Jump to content


participating member
  • Posts

  • Joined

  • Last visited

Everything posted by menon1971

  1. Actually, some of the Therias Et L’Econome knives look quite nice: http://www.therias.com/bandeau_new/anglais.html.
  2. There were several factories using the water power of the falls at Thiers but most have closed; a lot of the old stock went to Lee Valley Tools, of Ottawa, and was sold off until 2003 in their stores or online. That was quite a sale; we were able to look at or purchase a huge variety of carbon steel knives dating back to 1920. There is still a small factory in Thiers making Sabatier SS knives, and apparently carbon steel as well. ← To the best of my knowledge there are at least three Sabatier-identified cutlery operations in and around Thiers: Thiers-Issard, L'econome, Sabatier Diamant, and Sabatier-K.
  3. mmmmmmmmmmmmmmmmm.....intoxilicious
  4. For what it is worth our local "celebrity chef," Frank Stitt, really likes the Catering line.
  5. I assume you mean from ingesting chiles not just handling them?
  6. It really depends on the type of oyster. Bluepoints, Malpeques, West Coast Olympias, etc., are usually fairly small, but possess distinctive flavors. These I like with just a squirt of lemon or simply in their own liquor. Apalachicola, which is the most common (and lest expensive) in AL, I eat in a variety of different ways. I tend to eat the small ones with just lemon or a tiny splash of hot sauce. The big ones are great with mignonette sauce, with horseradish, hot sauce, lemon juice, or any combination thereof.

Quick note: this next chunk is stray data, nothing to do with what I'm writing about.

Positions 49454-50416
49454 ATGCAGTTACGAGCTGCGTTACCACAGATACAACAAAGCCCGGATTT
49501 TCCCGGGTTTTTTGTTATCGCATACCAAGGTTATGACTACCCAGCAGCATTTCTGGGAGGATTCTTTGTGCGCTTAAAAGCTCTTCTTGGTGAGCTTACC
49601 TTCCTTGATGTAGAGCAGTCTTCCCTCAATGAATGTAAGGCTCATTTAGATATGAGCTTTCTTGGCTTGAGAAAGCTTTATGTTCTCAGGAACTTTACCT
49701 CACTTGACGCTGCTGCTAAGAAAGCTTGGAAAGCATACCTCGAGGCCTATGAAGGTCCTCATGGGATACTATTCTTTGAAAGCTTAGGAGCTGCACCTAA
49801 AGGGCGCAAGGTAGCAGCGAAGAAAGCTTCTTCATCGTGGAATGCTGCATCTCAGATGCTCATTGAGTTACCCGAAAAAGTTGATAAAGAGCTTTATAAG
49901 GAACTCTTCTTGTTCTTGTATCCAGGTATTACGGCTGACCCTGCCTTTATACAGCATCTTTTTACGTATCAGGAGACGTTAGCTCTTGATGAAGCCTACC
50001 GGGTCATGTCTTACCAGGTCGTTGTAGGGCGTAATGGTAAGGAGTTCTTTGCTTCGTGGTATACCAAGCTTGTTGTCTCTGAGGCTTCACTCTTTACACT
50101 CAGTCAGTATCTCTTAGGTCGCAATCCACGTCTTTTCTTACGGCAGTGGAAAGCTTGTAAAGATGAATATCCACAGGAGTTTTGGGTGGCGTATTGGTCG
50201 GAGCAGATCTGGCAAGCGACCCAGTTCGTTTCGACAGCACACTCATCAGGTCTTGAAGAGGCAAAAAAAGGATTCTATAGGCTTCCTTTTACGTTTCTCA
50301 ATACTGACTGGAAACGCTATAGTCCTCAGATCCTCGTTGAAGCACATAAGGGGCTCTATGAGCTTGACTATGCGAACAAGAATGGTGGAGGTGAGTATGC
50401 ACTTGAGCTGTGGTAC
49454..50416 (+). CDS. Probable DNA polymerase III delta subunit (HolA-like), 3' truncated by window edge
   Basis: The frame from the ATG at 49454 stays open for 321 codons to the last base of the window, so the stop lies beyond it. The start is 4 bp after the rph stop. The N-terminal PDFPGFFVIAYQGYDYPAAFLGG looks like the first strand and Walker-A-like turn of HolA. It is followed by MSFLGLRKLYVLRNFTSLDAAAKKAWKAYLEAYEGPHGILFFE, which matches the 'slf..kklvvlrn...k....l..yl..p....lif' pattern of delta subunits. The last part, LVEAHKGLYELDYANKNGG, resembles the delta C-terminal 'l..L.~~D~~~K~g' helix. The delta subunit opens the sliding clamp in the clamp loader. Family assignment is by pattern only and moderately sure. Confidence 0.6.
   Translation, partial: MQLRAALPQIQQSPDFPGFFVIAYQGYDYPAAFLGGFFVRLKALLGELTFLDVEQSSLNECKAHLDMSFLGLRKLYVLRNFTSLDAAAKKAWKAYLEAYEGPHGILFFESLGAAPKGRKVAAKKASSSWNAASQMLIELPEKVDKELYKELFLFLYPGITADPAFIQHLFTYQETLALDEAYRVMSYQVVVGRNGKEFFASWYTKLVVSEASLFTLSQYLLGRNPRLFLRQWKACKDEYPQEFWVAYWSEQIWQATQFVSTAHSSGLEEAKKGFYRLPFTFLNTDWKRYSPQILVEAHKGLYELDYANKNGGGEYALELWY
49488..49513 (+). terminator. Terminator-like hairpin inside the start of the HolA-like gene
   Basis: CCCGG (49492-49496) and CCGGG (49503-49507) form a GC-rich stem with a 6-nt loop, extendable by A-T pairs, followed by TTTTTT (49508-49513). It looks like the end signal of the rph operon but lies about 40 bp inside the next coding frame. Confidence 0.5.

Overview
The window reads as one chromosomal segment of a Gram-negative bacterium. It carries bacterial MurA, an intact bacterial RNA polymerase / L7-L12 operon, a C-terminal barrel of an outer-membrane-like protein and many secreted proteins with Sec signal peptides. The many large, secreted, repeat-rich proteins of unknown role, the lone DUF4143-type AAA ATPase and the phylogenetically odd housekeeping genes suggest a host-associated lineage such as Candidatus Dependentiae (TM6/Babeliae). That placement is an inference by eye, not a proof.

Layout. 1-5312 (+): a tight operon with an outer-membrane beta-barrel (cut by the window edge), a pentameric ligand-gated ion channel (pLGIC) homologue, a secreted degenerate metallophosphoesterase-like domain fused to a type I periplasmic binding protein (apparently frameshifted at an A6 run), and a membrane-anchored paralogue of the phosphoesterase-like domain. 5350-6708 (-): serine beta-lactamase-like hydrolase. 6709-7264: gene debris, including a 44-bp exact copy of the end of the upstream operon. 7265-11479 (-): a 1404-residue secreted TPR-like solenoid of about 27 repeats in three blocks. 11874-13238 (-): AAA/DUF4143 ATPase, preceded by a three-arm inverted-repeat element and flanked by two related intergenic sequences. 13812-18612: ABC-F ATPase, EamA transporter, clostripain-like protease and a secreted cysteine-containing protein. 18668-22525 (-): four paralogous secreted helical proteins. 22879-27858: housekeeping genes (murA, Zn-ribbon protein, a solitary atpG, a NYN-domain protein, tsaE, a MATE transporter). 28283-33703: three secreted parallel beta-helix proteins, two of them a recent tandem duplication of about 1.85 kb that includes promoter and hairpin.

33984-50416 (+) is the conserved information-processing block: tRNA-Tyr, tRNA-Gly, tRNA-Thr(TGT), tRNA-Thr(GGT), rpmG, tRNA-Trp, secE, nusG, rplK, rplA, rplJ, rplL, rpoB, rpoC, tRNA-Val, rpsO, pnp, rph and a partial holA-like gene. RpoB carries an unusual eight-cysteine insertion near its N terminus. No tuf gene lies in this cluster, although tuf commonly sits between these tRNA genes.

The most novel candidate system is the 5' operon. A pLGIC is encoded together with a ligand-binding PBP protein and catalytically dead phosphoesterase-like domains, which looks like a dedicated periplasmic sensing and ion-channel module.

7. Making sure of the provenance of Sabatier and Laguiole products should help folks steer clear of the masses of junk out there. Most of the good stuff is made in either Thiers or Laguiole. Also, it is a good idea to ask questions about construction: method, steel used, design, etc. Accepting my example of obvious fraud above, a lot of the stuff actually made in France is of low quality. Sad to say that if you want the real thing you will most likely have to pay for it.
  8. All similar to what has happened to Sabatier. Some of the stuff is produced with excellent quality control, but much is either made in China or cheaply made in France. A number of years back I picked up one of those inexpensive Laguiole pocket knives at T.J. Maxx that was labeled on the outside of the container as made in France, but came to find out later that the knife itself was not made in France (perhaps only the nice pine box was).